Such a range of perspectives concerning liberalism is not new. Throughout the twentieth century, liberalism's core elements, namely, the recognition of group difference, or pluralism, the rule of law, as well as the embrace of free market economics and competitive elections, have been subject to many critiques. For example, in the midst of Weimar Germany's breakdown, Schmitt admonished the liberals of his time for neglecting the centrality of the state in politics.8 His insights were later appropriated in critical studies of sovereignty9 and radical democracy10 when Europe's Right built popular support in the 1980s and 1990s. In a more supportive manner with respect to liberalism, Habermas11 sought to provide standards for evaluating and improving democratic participation. Additionally, Hardt and Negri, in their analysis of financial capitalism, globalization, and decentralized, leaderless forms of contention, identify what they believe to be a new moment of resistance that challenges liberal economics and institutions.12
It is within such critical studies of liberal democracy, I argue, that Lenin's work on revolutionary political action deserves inclusion. As I illustrate, Lenin's critical engagement with liberal democratic society foregrounds three concepts—opportunism, nationalism, and dictatorship. Each concept, for Lenin, entails different modes of political action that liberalism renders possible. At the center is opportunism, which speaks to subsequent debates on pluralism. Instead of conceiving of expressing differences as an ultimate political objective, Lenin documents how group-based demands and grievances are unstable and even potentially conservative when the state accommodates them to avoid structural problems. As a result, he advocates two forms of political action—national self-determination and the dictatorship of the proletariat—that challenge state power and capitalism simultaneously.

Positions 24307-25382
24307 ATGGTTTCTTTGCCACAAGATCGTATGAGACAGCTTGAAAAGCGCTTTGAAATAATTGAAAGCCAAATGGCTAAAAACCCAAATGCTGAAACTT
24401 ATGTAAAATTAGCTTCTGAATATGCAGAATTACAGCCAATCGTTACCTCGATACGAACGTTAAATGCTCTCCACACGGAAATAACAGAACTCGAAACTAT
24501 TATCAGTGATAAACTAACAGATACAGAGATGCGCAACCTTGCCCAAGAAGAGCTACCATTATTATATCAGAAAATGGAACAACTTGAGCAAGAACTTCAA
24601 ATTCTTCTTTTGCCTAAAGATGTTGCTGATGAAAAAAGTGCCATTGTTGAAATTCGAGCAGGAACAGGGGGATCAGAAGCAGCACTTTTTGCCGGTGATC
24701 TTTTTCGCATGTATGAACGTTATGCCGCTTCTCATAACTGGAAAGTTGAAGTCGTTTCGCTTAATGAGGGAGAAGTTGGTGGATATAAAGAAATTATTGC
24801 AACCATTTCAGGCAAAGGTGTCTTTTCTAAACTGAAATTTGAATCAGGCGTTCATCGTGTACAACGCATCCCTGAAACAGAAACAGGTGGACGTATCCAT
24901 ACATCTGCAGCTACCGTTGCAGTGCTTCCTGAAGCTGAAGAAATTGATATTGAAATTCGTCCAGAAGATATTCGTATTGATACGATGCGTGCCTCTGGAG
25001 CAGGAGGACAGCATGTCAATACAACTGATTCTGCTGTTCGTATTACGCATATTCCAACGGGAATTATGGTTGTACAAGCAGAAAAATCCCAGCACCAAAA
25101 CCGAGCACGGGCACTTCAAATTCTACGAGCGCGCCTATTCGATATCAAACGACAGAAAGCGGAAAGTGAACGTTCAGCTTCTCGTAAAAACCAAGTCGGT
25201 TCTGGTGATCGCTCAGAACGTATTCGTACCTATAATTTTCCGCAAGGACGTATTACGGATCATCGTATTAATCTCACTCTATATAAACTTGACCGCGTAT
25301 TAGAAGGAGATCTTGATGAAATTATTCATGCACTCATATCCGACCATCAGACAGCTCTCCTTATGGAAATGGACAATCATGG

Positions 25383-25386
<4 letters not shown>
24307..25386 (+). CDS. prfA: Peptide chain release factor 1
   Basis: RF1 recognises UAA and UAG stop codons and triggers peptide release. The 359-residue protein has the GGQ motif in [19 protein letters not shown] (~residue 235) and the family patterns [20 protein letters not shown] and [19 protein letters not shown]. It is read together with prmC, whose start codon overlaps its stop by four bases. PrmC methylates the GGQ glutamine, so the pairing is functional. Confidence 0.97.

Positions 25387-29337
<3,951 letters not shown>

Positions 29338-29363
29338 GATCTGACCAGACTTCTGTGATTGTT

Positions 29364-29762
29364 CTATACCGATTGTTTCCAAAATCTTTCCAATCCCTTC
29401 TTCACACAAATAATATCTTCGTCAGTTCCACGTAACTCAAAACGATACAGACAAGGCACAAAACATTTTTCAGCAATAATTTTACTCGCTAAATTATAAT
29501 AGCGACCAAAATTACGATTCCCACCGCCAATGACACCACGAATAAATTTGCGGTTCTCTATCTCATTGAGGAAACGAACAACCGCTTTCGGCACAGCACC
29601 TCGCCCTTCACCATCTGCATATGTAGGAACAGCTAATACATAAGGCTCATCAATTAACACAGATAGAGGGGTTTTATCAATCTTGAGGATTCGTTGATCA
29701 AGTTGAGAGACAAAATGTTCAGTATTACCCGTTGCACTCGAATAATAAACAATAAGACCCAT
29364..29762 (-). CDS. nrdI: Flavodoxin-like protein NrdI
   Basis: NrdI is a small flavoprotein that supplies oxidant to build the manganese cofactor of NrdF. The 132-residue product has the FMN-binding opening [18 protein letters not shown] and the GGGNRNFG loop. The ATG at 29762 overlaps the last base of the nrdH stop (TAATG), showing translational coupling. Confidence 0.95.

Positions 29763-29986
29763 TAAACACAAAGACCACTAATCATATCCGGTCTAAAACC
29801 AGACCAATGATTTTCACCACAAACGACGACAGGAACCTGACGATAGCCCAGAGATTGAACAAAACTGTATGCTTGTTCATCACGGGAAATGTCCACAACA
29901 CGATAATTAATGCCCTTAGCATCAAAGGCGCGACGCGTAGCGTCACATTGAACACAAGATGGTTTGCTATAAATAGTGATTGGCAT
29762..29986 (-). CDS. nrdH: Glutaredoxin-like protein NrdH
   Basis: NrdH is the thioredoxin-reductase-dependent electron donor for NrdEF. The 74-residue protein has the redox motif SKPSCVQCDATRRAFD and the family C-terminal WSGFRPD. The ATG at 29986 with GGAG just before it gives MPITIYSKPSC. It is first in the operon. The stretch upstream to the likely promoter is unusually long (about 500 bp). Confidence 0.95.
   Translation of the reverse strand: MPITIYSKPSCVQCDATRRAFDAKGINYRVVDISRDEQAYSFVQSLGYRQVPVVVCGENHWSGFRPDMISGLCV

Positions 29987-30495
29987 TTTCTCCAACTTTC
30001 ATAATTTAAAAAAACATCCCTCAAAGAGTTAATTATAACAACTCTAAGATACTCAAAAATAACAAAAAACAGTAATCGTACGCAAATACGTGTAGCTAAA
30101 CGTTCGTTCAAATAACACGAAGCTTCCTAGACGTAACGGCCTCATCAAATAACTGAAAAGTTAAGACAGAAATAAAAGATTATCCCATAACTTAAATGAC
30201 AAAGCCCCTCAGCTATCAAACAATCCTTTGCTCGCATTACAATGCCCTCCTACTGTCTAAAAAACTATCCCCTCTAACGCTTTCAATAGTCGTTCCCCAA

Militants, followers, and scholars have subjected Lenin's writings and actions to praise, adulation, as well as ridicule and scorn. Year after year Lenin is tossed into the proverbial "dustbin of history," then cleaned up by a Rightwing commentator to remind us—in a decontextualized fashion—of his irrelevance. Obversely, Žižek's edited volumes, as well as the work of others such as Nimtz, Lih, Negri, and Losurdo, remind us of Lenin's contributions to studies of revolutionary politics. Commentary upon the centennial of the Bolshevik Revolution displayed the same range of reactions. The argument in this article recognizes the ongoing, collective reinterpretation of Lenin's work, while also building from it. My analysis differs by showing the centrality of liberalism throughout Lenin's thought on revolution, especially in his promotion of national self-determination and the dictatorship of the proletariat. Revisiting Lenin's thought is of critical importance, as others also note deep problems in liberal society yet mobilize millions in Far-Right political projects. [End Page 45]